Watch out for aphids, thrips, bollworm and powdery mildew. To be effective, the spraying of roses for the control of pests and diseases needs to be carried out properly and with the correct understanding of both the pest and the applicable pesticides. One does get a canola oil, based pesticide combined with a systemic action fungicide which is a certified organic option. Visit your local GCA Garden Centre for advice.
(Gauteng, Free State, Northern Cape, North West, Mpumalanga and Limpopo)
With the rainy season upon us, ensure that your rainwater harvesting systems are set up and connected correctly. Clean out your gutters to ensure proper water run-off and to make sure your collected rainwater is as clean as possible.
Get your summer herb garden planted with these easy to grow summer herbs:
Thyme, rosemary, marjoram, oregano, basil, rocket, parsley and mint. Buy your seedlings from a Garden Centre GCA renowned for quality plants and frequent deliveries of fresh stock.
Weed regularly before it gets out of hand. Treat weeds on paving, pathways and in gravelled areas with a non-selective herbicide.
Plant your summer-flowering bulbs
Arum Lilies and Calla Lilies (Coloured Zantedeschia hybrids)- plant your Zantedeschia bulbs at the beginning of spring, around 4 – 5cm’s deep. Space bulbs 30 to 40 cm apart, because Zantedeschia has wide-reaching leaves and needs space. Choose a location that is in full sun but stays cool. Don’t plant in very dry soil.
Dahlias (Dahlia pinnata). 2019 is the Year of the Dahlia! These colourful, spiky, daisy-like flowers bloom from midsummer right through the first frost. Select a planting site with full sun as they will blooms more with 6 to 8 hours of direct sunlight. They love the morning sunlight best. Choose a location with a bit of protection from the wind. Dahlias thrive in rich, well-drained slightly acidic soil.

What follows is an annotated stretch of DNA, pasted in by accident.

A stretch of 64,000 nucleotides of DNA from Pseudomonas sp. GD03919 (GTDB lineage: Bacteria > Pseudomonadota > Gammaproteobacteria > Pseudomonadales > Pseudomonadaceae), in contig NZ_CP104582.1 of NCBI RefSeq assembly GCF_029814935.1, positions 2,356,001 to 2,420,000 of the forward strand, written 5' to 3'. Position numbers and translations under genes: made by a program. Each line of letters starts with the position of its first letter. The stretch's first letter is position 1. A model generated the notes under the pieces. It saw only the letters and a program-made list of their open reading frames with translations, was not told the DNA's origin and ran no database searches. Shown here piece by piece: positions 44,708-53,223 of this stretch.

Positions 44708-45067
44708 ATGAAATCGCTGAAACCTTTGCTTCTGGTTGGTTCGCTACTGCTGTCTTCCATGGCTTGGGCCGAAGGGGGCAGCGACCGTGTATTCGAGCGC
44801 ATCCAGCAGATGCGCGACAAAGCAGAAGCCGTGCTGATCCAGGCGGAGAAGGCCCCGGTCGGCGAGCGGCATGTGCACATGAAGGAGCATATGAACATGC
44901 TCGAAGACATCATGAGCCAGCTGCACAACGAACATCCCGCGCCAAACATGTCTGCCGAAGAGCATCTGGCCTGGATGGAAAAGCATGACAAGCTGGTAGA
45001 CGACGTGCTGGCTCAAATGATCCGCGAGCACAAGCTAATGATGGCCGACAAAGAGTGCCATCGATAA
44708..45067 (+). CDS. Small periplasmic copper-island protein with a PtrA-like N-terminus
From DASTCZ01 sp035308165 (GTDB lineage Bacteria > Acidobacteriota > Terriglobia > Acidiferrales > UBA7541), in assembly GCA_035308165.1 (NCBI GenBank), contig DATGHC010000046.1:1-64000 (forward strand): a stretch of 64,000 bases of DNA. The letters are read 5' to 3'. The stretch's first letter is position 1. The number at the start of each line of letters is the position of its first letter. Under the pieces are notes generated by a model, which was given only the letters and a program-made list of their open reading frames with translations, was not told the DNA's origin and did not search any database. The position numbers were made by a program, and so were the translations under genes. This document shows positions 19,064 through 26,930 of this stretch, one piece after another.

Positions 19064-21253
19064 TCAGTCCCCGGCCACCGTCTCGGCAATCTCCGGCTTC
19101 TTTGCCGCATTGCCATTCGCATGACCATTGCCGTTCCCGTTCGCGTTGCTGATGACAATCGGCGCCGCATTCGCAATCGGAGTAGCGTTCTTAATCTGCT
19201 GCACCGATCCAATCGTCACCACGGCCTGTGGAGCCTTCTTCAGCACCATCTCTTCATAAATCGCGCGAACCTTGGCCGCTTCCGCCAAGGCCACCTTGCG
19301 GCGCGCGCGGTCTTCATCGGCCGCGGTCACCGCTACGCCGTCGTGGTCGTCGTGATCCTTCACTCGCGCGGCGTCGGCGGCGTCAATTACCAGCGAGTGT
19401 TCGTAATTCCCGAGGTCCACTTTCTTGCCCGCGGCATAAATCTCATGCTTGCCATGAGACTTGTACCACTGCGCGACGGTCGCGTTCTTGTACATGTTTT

(Western Cape, Eastern Cape, and KwaZulu-Natal)
September is a great time to refresh, top-up or replace pebbles and gravel around the garden – especially between paving stones where dust and mud have accumulated.
Check for algae and moss on paving. Scrub down with a solution of copper sulphate or use a moss killer.
Create a pretty spring border with the following indigenous flowering plants: Gazanias, Arctotis, Blue Felicias, Scabiosas and Cape daisies.
Now is an excellent time to prune your Hibiscus, Poinsettia and other winter-flowering shrubs. Pruning your Hibiscus will help stimulate budding on new shoots. It also rejuvenates the plant after their long winter nap while encouraging them to maintain an attractive appearance and healthy, vigorous growth. The flowers of the Poinsettia have actually modified leaf structures called bracts. Once these have wilted and begun to die off, the Poinsettia requires a thorough pruning. Poinsettias may also require some trimming throughout the growing season to remain full and healthy.
Plant these Beauties to add some Colour
Gerbera daisies (Gerbera jamesonii) are commonly grown for their bright and cheerful daisy-like flowers. They are indigenous to South Africa and come in various sizes and colours including pink, yellow, salmon, orange and white. Gerberas are best planted as seedlings, rather than seeds. This is because the flower resulting from seed may not reflect the colour expected and take far longer to flower. They prefer full sun with relatively sandy soils that are well-drained. None of the stems should be planted under the soil as it will rot, and the plant will die. Do not water them too often, as the soil should not become saturated. They can be grown in pots or containers too. They do well in the heat but do not handle the cold well.
Gladioli bulbs (Gladiolus species) come in a fantastic range of sizes, forms and colours, even lilacs and blues. It is a classic perennial known for its tall flower spikes. A great cutting flower, gladioli look beautiful in midsummer bouquets. Plant Gladioli bulbs in the spring once the danger of frost has passed and the soil has warmed. Most Gladioli thrive in well-composted, well-drained loose, sandy to light loamy soils. A sunny position is best. The taller varieties, which should be staked, are often placed in the back of a garden to complement shorter plants nicely.